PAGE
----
Interleukin-3 amplifies acute inflammation and is a potential therapeutic target in sepsis

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Science  13 Mar 2015:
Vol. 347, Issue 6227, pp. 1260-1265
DOI: 10.1126/science.aaa4268

A new therapeutic target for sepsis

Infections can sometimes unleash powerful immune responses that careen out of control, leading to sepsis, organ failure, and death. Although antibiotics can help to quash the infection, sepsis patients also need therapies that will rein in the immune response. Weber et al. now identify one potential target, the secreted protein interleukin-3 (IL-3) (see the Perspective by Hotchkiss). In sepsis patients, higher serum concentrations of IL-3 were correlated with higher rates of mortality. In septic mice, IL-3 caused the immune system to produce large amounts of cells called monocytes and neutrophils, which secrete highly inflammatory proteins. Blocking IL-3 protected mice from sepsis-induced death.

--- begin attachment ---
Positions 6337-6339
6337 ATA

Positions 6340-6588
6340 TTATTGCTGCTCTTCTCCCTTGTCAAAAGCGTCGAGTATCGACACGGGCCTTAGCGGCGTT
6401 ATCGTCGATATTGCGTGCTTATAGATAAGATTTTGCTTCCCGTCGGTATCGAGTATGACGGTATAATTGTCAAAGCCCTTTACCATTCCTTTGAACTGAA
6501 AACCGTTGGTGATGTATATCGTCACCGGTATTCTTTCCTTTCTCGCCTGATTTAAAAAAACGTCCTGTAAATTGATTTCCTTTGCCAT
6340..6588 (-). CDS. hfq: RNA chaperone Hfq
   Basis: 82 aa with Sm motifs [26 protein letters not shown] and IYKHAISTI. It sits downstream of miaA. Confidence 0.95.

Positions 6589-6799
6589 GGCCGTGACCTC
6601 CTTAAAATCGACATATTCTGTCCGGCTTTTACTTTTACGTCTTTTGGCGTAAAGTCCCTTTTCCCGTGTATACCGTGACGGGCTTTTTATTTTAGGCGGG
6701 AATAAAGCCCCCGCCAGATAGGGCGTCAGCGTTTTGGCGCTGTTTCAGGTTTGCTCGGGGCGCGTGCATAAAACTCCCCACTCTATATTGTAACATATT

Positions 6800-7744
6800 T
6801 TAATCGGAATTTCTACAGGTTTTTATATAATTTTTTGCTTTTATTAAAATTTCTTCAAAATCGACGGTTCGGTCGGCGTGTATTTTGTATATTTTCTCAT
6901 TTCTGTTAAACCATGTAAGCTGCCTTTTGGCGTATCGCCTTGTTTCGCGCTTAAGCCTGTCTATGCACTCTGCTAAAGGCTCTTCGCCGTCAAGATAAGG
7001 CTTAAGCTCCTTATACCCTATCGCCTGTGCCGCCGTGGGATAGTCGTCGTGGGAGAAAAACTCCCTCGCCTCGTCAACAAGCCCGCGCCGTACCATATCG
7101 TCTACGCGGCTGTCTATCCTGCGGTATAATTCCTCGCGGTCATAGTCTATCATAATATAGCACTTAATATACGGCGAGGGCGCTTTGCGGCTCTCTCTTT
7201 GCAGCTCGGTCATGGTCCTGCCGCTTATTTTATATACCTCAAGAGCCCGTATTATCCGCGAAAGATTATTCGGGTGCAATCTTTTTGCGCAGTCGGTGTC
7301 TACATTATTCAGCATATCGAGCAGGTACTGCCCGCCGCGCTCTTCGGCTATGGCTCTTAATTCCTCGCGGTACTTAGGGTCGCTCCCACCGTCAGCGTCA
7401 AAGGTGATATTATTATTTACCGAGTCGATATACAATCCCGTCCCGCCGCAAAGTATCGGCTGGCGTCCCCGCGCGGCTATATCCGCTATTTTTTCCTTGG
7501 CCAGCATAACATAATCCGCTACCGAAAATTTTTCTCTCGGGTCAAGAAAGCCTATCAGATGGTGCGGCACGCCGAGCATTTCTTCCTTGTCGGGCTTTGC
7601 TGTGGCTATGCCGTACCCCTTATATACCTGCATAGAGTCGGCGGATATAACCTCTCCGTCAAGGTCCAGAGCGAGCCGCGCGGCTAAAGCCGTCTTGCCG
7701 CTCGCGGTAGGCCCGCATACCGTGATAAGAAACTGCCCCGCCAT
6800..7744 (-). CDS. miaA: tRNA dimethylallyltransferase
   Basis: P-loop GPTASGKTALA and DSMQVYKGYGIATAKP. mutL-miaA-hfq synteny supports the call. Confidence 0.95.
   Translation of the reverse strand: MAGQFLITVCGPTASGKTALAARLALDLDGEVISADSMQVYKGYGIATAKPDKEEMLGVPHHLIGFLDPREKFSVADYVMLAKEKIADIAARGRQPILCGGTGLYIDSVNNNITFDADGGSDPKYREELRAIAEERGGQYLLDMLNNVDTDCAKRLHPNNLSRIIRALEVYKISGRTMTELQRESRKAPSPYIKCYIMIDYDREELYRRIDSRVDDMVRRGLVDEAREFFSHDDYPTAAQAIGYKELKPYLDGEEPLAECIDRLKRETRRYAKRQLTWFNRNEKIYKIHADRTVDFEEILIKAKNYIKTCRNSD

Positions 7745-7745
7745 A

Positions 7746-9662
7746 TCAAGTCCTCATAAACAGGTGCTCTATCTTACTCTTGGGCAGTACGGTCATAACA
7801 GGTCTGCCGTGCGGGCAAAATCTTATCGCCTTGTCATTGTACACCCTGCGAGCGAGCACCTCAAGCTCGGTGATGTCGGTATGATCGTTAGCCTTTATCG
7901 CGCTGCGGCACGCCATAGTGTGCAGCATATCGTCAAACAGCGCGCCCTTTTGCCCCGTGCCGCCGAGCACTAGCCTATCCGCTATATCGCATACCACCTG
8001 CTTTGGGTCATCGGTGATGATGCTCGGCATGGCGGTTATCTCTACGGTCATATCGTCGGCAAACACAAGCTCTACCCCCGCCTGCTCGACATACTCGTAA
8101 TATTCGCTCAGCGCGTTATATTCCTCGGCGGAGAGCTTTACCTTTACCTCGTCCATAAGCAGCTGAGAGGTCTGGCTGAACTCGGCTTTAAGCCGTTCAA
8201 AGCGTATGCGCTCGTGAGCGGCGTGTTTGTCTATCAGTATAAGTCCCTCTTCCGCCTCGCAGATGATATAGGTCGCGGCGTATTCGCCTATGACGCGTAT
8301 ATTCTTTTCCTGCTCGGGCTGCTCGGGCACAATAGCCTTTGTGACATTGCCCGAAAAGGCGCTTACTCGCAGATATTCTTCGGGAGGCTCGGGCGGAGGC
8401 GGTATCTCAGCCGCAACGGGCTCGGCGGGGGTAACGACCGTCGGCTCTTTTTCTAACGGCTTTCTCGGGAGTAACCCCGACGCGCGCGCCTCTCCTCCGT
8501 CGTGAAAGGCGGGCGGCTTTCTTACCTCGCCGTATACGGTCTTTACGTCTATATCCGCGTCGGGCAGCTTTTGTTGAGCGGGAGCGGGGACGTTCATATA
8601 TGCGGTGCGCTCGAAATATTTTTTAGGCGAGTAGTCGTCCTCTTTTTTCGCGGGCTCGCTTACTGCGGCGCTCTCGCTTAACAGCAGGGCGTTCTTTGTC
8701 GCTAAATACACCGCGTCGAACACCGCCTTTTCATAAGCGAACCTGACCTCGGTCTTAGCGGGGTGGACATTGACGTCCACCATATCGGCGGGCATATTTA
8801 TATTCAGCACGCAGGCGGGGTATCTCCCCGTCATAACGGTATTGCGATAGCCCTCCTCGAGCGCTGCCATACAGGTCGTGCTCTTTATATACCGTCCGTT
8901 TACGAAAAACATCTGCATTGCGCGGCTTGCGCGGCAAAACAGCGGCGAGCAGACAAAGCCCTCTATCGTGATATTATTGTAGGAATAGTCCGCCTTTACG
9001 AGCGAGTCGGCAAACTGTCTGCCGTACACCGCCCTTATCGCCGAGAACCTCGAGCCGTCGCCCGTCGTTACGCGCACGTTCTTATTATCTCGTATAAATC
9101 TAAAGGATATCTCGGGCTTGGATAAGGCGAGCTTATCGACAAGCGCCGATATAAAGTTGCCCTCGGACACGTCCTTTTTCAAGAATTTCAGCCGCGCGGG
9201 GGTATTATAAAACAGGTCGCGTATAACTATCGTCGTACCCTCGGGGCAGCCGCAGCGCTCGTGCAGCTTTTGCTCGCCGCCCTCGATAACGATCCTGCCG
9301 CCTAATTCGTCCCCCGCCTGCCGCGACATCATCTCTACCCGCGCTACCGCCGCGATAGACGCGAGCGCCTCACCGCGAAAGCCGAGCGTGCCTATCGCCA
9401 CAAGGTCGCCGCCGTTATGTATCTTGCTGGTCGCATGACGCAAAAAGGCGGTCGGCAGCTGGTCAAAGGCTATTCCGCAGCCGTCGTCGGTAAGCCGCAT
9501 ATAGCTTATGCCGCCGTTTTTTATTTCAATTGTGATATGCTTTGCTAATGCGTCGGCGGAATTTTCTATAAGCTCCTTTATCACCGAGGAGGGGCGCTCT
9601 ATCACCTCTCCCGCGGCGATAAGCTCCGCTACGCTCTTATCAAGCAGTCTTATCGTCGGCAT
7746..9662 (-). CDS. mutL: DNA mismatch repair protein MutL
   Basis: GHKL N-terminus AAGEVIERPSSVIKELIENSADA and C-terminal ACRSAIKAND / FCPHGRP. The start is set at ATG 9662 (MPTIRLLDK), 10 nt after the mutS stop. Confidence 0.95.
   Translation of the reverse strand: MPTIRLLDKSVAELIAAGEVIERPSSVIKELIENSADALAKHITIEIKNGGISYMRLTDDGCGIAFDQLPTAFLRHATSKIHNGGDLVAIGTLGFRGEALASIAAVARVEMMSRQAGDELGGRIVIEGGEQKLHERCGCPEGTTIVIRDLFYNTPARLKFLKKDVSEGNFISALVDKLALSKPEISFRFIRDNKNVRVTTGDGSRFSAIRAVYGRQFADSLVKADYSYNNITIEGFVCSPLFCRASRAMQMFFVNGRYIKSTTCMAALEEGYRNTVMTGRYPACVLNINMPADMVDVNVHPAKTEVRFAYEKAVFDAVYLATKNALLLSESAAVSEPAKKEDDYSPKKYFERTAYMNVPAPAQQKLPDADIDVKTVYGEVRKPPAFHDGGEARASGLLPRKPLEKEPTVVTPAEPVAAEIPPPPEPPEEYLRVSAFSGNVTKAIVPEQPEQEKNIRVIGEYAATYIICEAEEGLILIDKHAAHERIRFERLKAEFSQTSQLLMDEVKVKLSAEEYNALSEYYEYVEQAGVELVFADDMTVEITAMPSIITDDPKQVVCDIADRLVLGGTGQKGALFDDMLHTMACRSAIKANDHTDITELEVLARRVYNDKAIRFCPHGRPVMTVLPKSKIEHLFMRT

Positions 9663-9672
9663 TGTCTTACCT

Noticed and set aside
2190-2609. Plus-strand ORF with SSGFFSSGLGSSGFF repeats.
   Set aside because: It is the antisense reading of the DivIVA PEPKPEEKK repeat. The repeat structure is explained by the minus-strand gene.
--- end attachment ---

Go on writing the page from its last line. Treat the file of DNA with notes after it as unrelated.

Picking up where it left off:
Science, this issue p. 1260; see also p. 1201


Sepsis is a frequently fatal condition characterized by an uncontrolled and harmful host reaction to microbial infection. Despite the prevalence and severity of sepsis, we lack a fundamental grasp of its pathophysiology. Here we report that the cytokine interleukin-3 (IL-3) potentiates inflammation in sepsis. Using a mouse model of abdominal sepsis, we showed that innate response activator B cells produce IL-3, which induces myelopoiesis of Ly-6Chigh monocytes and neutrophils and fuels a cytokine storm. IL-3 deficiency protects mice against sepsis. In humans with sepsis, high plasma IL-3 levels are associated with high mortality even after adjusting for prognostic indicators. This study deepens our understanding of immune activation, identifies IL-3 as an orchestrator of emergency myelopoiesis, and reveals a new therapeutic target for treating sepsis.

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